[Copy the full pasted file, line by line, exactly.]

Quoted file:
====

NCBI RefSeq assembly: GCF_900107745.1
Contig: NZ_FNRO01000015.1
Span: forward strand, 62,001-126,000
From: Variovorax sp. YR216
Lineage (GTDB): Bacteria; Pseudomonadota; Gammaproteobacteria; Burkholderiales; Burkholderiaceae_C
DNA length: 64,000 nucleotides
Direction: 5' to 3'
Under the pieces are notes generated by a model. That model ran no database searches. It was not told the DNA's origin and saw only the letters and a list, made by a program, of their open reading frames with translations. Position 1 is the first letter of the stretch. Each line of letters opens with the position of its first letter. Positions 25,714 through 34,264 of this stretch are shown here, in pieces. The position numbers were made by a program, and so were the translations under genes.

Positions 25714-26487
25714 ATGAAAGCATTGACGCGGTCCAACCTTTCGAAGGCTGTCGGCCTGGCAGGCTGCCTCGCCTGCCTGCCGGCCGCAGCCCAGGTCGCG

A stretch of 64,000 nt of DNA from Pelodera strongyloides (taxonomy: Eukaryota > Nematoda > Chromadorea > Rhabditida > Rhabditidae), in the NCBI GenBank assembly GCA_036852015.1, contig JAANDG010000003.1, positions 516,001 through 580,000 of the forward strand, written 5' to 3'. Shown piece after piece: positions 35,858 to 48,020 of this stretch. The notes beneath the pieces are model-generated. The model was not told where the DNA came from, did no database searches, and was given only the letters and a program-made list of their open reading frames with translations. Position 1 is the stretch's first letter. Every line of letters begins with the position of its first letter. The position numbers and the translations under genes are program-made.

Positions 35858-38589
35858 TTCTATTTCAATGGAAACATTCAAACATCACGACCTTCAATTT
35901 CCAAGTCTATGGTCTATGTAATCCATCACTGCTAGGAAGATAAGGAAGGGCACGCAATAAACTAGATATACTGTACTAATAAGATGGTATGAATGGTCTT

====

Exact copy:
NCBI RefSeq assembly: GCF_900107745.1
Contig: NZ_FNRO01000015.1
Span: forward strand, 62,001-126,000
From: Variovorax sp. YR216
Lineage (GTDB): Bacteria; Pseudomonadota; Gammaproteobacteria; Burkholderiales; Burkholderiaceae_C
DNA length: 64,000 nucleotides
Direction: 5' to 3'
Under the pieces are notes generated by a model. That model ran no database searches. It was not told the DNA's origin and saw only the letters and a list, made by a program, of their open reading frames with translations. Position 1 is the first letter of the stretch. Each line of letters opens with the position of its first letter. Positions 25,714 through 34,264 of this stretch are shown here, in pieces. The position numbers were made by a program, and so were the translations under genes.

Positions 25714-26487
25714 ATGAAAGCATTGACGCGGTCCAACCTTTCGAAGGCTGTCGGCCTGGCAGGCTGCCTCGCCTGCCTGCCGGCCGCAGCCCAGGTCGCG

A stretch of 64,000 nt of DNA from Pelodera strongyloides (taxonomy: Eukaryota > Nematoda > Chromadorea > Rhabditida > Rhabditidae), in the NCBI GenBank assembly GCA_036852015.1, contig JAANDG010000003.1, positions 516,001 through 580,000 of the forward strand, written 5' to 3'. Shown piece after piece: positions 35,858 to 48,020 of this stretch. The notes beneath the pieces are model-generated. The model was not told where the DNA came from, did no database searches, and was given only the letters and a program-made list of their open reading frames with translations. Position 1 is the stretch's first letter. Every line of letters begins with the position of its first letter. The position numbers and the translations under genes are program-made.

Positions 35858-38589
35858 TTCTATTTCAATGGAAACATTCAAACATCACGACCTTCAATTT
35901 CCAAGTCTATGGTCTATGTAATCCATCACTGCTAGGAAGATAAGGAAGGGCACGCAATAAACTAGATATACTGTACTAATAAGATGGTATGAATGGTCTT